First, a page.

Peter Bagge  

• Plug: Peter Bagge 'hates' on Beavis and Butthead in this month's MAD magazine, reported by Paste.

Noah Van Sciver

• Plug: Noah Van Sciver continues the funny at Denver Westword with the 10 biggest buzzkills at a concert. Read this and laugh or maybe recognize the horrible person that you are.

Jodelle Door
Written by Jen Vaughn | Filed under staffoffice funlife imitates comicslibraryGuy Peellaertart 18 Feb 2013 12:36 PM

Jodelle Library Door

As a recent thank you to Publisher Kim Thompson and editor Kristy Valenti (and more) for moving offices, I hatched up a scheme to paint the library door in our basement. If you haven't visited the Fantagraphics office recently, the lovely 70s shag carpet was ripped up awhile ago leaving the basement aesthetics a bit similar to that of a cattle kill floor. NO LONGER!

Jodelle cover

Inspired by Guy Peellaert's smashingly neon art in Jodelle, Office Manager Steph Rivers and I pulled out the carbon paper to adapt the drawing to our door. Also called graphite paper and available at art or architecture stores, it is an invaluable tool for mural making or large scale painting projects.

Blank Door  Jodelle door

And then we let the Vitamin-C-infused paint hit the door. Now our library door matches the library door in Jodelle! Steph on the left as I sneakily took a photo. 

Steph Rivers and Jen Vaughn

The finished product may have worked too well. Now everyone at the office wants a new door. Maybe a Graham Chaffee one or Johnny Ryan....

Finished Jodelle Door

Now time to paint all the book spines to match the ones in this library. Mwuhahahaha!

Jodelle Library

7 Miles a Second: NY Times Bestseller
Written by Jen Vaughn | Filed under James RombergerDavid WojnarowiczDaily OCD 18 Feb 2013 11:32 AM

7 Miles a Second

On Friday, the hard-hitting graphic novel 7 Miles a Second by David Wojnarowicz, James Romberger and Marguerite Van Cook hit the New York Times Best Seller's List at #5. As profiled by George Gene Gustines "It chronicles his life as a young hustler on the streets of New York City." Check out the vibrant story of a man in the midst of the AIDS crisis coming to terms with his anger and impending death.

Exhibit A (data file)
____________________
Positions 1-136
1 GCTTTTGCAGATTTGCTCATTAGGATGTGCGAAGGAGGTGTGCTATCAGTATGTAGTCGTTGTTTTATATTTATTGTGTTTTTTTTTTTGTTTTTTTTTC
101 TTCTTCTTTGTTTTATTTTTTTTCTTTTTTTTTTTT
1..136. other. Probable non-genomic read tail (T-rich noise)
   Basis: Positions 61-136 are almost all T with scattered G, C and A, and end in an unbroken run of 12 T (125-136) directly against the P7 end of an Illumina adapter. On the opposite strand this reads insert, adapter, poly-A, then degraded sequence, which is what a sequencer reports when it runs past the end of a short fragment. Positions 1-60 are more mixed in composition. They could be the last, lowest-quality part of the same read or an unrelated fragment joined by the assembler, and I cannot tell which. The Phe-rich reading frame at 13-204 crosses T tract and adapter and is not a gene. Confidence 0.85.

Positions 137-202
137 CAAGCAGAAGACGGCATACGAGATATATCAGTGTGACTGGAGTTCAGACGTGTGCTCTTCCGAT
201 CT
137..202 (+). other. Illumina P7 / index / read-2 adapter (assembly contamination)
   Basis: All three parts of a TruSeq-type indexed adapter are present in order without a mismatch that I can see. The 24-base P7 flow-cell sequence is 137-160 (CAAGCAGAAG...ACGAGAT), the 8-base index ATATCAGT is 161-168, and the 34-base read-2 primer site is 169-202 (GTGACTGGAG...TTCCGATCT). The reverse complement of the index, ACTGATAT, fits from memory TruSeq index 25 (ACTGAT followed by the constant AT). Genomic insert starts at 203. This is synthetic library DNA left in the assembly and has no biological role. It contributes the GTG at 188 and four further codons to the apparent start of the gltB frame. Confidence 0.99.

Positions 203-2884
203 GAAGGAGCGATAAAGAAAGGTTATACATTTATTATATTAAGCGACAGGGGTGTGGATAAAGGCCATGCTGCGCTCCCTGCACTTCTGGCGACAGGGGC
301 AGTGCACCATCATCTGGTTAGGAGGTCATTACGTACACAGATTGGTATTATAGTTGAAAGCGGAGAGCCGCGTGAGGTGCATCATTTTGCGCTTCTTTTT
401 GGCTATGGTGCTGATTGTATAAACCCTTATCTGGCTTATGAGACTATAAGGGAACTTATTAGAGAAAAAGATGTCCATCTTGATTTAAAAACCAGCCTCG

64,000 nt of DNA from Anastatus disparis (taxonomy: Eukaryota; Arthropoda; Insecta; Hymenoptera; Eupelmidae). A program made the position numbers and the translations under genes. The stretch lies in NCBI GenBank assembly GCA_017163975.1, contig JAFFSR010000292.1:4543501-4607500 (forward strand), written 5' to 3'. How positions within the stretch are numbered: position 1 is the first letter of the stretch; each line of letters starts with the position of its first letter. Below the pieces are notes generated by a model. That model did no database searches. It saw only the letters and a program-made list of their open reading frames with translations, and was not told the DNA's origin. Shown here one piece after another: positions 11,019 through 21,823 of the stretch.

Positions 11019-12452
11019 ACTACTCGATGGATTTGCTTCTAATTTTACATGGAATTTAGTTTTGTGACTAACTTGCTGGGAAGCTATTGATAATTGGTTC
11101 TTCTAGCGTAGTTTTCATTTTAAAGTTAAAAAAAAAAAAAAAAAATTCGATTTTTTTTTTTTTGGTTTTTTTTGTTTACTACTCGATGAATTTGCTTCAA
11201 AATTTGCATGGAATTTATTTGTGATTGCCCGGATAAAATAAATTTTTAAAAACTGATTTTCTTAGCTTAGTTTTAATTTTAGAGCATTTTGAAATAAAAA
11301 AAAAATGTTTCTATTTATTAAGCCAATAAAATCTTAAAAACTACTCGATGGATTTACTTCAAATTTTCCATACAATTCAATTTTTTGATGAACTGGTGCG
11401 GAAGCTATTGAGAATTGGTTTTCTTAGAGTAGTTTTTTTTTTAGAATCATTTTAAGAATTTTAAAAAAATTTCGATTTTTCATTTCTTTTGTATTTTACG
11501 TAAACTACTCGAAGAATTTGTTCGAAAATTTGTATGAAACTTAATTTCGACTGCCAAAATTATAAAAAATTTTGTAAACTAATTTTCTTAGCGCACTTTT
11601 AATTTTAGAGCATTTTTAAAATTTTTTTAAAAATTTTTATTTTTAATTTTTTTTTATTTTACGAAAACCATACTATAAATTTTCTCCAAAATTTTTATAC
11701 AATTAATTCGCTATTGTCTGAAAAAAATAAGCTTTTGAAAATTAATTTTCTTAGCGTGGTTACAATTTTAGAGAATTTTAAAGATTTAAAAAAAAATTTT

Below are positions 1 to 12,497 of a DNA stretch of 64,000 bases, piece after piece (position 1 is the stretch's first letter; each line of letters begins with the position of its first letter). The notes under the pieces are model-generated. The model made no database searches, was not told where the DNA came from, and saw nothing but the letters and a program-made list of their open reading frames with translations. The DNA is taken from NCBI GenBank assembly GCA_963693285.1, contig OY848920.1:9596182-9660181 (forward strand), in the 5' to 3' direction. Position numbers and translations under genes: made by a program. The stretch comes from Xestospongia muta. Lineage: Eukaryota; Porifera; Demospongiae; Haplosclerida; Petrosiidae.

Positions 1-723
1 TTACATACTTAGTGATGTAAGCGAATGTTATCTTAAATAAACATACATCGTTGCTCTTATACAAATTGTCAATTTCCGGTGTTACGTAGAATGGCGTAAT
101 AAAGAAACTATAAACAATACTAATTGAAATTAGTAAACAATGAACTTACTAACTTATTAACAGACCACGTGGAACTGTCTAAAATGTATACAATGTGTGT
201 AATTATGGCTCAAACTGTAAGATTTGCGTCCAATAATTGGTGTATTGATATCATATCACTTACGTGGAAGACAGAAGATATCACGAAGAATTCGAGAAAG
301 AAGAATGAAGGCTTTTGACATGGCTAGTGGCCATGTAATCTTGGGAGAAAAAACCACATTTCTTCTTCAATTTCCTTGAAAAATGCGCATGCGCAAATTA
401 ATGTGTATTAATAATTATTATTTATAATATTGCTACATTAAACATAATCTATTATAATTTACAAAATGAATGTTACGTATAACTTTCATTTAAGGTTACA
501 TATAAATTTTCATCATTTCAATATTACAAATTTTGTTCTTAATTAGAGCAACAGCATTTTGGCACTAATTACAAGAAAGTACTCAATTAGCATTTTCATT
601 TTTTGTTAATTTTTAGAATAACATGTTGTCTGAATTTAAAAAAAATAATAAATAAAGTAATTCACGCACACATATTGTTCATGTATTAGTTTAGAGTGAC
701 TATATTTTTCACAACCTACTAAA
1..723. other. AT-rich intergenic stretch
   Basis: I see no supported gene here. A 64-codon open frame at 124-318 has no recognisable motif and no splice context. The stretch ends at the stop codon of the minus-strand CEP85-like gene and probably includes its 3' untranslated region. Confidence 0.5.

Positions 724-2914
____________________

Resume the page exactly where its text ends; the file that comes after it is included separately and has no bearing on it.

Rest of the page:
The Hidden waits for you at comiXology
Written by Jen Vaughn | Filed under Richard SalaDaily OCDcomiXology 14 Feb 2013 4:49 PM

The Hidden on ipad

Fantagraphics and comiXology continue the reign of terror created by Richard Sala's comics. The Hidden poses many questions to its reader: Is this the end of the world? How did it happen? Why did it happen? There is one man who knows...

Take a walk with the dazed survivors of a mysterious worldwide catastrophe. They are bound for a place, somewhere in the desert, where a terrible truth awaits them. This is the full-color, unadulterated horror graphic novel that Sala fans have been waiting for. This nightmarish story combines classic and modern horror themes and genres with a unique twist, and Sala's painted artwork has never looked better (or more gruesome). The bits and bytes will haunt you long after you've powered down your tablet, you may have to even cover it up with a blanket. $14.99 gets you 136 pages of beautiful and horrifying comics at comiXology.

"Sala’s work is like a fusion of Hergé and Charles Addams, yielding a simple, cartoon-like style that makes his moments of gothic horror all the more disturbing. ...[The Hidden] is a beautifully pulpy and incredibly imaginative book that gives a fresh spin on a well-used set-up." – Publishers Weekly

"Sala's unique brand of creepy quirk combines Edward Gorey, Chester Gould, and Charles Adams with his own unclassifiable magic. The Hidden, from Fantagraphics Books, is his most ambitious work -- an intimate apocalypse." – FEARnet 

Your Last Minute Valentines
Written by Jen Vaughn | Filed under office funNate NealMoto HagioLinda MedleyJohnny RyanJoe DalyJasonGary PanterEsther Pearl WatsonDame DarcyCarol Tyler 14 Feb 2013 1:36 PM

Prison Pit 4

Hey, you're a busy person. We get that. Or maybe you and your sweetie boo said you weren't doing anything but then you found a six pack of that craft brew you love so much or the full Battlestar Galactica series on DVD waiting for you. Well, we've got some cards for you to print out fast at work, while everyone is reading the cards their moms mailed to the office. They aren't going to save you but its better than handing someone a Slim Jim you bent in the shape of a heart while filling up your car at the gas station. Or is it? (Valentine above uses panels from Prison Pit 4 by Johnny Ryan)

The Heart of Thomas

The Heart of Thomas by Moto Hagio

Castle Waiting

Castle Waiting Vol. 1 by Linda Medley

Meat Cake

Meat Cake by Dame Darcy

Dame Darcy Poison

more Meat Cake by Dame Darcy

Dal Tokyo

Dal Tokyo by Gary Panter

Unlovable

Unlovable Vol. 1 by Esther Pearl Watson

Unlovable

Unlovable Vol. 2 by Esther Pearl Watson

Sanctuary

Sanctuary by Nate Neal

Athos in Amerca

Athos in America by Jason

You'll Never Know 3

You'll Never Know Book 3: A Soldier's Heart by Carol Tyler

Dungeon Quest 3

Dungeon Quest 3 by Joe Daly. Click here and here to download this print-worthy PDFs and hand a Valentine to someone. Anyone, man.